Internet Key Exchange (IKE) is a standard method used to arrange secure, authenticated communications. The Cisco VPN 5000 Concentrator uses IKE to set up IPSec tunnels. These IPSec tunnels are the backbone of this product.
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The information in this document is based on these software and hardware versions:
The information in this document was created from the devices in a specific lab environment. All of the devices used in this document started with a cleared (default) configuration. If your network is live, make sure that you understand the potential impact of any command.
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IKE handles these tasks:
Authentication is the most important task that IKE accomplishes, and it is the most complicated. Whenever you negotiate something, it is important to know with whom you negotiate. IKE can use one of several methods to authenticate negotiating parties to each other.
Shared key - IKE uses a hashing technique to ensure that only someone who possesses the same key can send the IKE packets.
Digital Signature Standard (DSS) or Rivest, Shamir, Adelman (RSA) digital signatures - IKE uses public-key digital-signature cryptography to verify that each party is who they claim to be.
RSA encryption - IKE uses one of two methods to encrypt enough of the negotiation to ensure that only a party with the correct private key can continue the negotiation.
During session negotiation, IKE allows parties to negotiate how they will conduct authentication and how they will protect any future negotiations (that is, IPSec tunnel negotiation). These items are negotiated:
Authentication method - This is one of the methods listed in the Authentication section of this document.
Key exchange algorithm - This is a mathematical technique for securely exchanging cryptographic keys over a public medium (Diffie-Hellman). The keys are used in the encryption and packet-signature algorithms.
Encryption algorithm - Data Encryption Standard (DES) or Triple Data Encryption Standard (3DES).
Packet signature algorithm - Message Digest 5 (MD5) and Secure Hash Algorithm 1 (SHA-1).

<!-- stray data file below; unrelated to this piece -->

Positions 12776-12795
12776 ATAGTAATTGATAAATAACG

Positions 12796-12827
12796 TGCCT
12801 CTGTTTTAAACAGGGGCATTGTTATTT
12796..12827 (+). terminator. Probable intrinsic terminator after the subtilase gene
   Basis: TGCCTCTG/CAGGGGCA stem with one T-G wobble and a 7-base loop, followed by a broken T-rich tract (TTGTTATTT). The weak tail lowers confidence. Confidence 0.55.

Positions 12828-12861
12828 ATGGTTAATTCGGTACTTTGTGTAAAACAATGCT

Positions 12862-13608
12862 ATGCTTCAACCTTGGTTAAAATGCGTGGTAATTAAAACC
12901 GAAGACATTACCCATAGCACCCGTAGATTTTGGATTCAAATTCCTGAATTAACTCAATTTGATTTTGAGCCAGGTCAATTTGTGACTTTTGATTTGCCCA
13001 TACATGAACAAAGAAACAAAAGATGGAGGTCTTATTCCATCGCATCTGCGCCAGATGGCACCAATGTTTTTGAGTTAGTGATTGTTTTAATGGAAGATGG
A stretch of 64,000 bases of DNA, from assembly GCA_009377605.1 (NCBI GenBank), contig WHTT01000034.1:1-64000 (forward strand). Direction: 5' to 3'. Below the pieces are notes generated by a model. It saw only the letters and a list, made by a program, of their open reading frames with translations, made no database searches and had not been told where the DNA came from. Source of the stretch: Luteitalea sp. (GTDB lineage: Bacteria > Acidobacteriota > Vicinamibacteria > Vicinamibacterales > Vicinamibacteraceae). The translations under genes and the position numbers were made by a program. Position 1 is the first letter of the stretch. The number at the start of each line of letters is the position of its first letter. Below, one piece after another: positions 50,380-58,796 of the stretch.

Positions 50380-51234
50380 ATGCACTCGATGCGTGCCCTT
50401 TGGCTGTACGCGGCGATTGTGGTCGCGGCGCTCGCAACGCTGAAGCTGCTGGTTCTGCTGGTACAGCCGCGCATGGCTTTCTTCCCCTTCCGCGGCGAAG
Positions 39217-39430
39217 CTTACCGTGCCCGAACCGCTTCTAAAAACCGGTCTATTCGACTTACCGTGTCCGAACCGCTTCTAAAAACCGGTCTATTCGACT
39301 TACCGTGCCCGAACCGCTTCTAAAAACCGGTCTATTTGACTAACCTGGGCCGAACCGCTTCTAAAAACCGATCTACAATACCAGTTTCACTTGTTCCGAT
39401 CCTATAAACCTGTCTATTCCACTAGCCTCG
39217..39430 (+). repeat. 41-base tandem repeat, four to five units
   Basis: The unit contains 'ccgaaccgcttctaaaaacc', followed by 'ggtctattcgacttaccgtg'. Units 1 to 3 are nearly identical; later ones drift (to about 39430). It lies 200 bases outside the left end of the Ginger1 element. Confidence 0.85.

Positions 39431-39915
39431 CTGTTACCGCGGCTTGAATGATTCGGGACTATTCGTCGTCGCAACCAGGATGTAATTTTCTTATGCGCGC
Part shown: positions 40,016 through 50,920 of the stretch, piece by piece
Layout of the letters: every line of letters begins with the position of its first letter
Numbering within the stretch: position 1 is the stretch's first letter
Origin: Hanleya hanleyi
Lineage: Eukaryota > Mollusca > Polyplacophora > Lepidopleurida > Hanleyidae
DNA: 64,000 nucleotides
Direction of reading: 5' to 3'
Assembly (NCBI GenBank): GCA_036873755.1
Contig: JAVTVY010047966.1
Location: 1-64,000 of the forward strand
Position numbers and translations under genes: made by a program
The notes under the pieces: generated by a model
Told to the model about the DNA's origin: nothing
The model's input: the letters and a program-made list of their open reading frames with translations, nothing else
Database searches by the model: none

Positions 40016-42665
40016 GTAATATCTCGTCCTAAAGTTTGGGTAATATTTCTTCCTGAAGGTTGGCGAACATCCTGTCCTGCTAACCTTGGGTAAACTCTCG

IKE uses the negotiated key-exchange method (see the Session Negotiation section of this document) to create enough bits of cryptographic keying material to secure future transactions. This method ensures that each IKE session is protected with a new, secure set of keys.
Authentication, session negotiation, and key exchange constitute phase one of an IKE negotiation. For a VPN 5000 Concentrator, these properties are configured in the IKE Policy section through the Protection keyword. This keyword is a label which has three pieces: authentication algorithm, encryption algorithm, and key exchange algorithm. The pieces are separated by an underscore. The label MD5_DES_G1 means use MD5 for IKE-packet authentication, use DES for IKE-packet encryption, and use Diffie-Hellman group 1 for key exchange. For more information, refer to Configuring the IKE Policy for IPSec Tunnel Security.
After IKE has finished negotiating a secure method for exchanging information (phase one), IKE is used to negotiate an IPSec tunnel. This is accomplished using IKE phase two. In this exchange, IKE creates fresh keying material for the IPSec tunnel to use (either using the IKE phase one keys as a base or by performing a new key exchange). The encryption and authentication algorithms for this tunnel are also negotiated.
IPSec tunnels are configured using the VPN Group (formerly the Secure Tunnel Establishment Protocol (STEP) Client) section for VPN Client tunnels and the Tunnel Partner section for LAN-to-LAN tunnels. The VPN Users section is where the authentication method for each user is stored. These sections are documented in Configuring the IKE Policy for IPSec Tunnel Security.
RADIUS - IKE has no support for RADIUS authentication. RADIUS authentication is performed in a special information exchange that takes place after the first IKE packet from the VPN Client. If Password Authentication Protocol (PAP) is required, a special RADIUS authentication secret is required. For more information, refer to the documentation of NoCHAP and PAPAuthSecret in Configuring the IKE Policy for IPSec Tunnel Security. RADIUS authentication is authenticated and encrypted. The PAP exchange is protected by the PAPAuthSecret. However, there is only one such secret for the entire IntraPort, so the protection is as weak as any shared password.
SecurID - IKE currently has no support for SecurID authentication. SecurID authentication is performed in a special informational exchange in between phase one and phase two. This exchange is fully protected by the IKE Security Association (SA) negotiated in phase one.
Secure Tunnel Access Management Protocol (STAMP) - VPN Client connections exchange information with the IntraPort during the IKE process. Information such as if it is all right to save secrets, which IP networks to tunnel, or whether to tunnel Internetwork Packet Exchange (IPX) traffic, is sent in private payloads during the last two IKE packets. These payloads are only sent to compatible VPN Clients.
The Internet Security Association and Key Management Protocol (ISAKMP) is a language used to conduct negotiations across the Internet (for example, using the IP protocol). Oakley is a method for conducting an authenticated exchange of cryptographic key material. IKE puts the two together into one package, which allows secure connections to be set up across the unsecure Internet.
Secure Tunnel Establishment Protocol (STEP) is the previous name of the VPN system. In the pre-IKE days, STAMP was used to negotiate IPSec connections. The VPN Client versions earlier than 3.0 use STAMP to establish a connection with an IntraPort.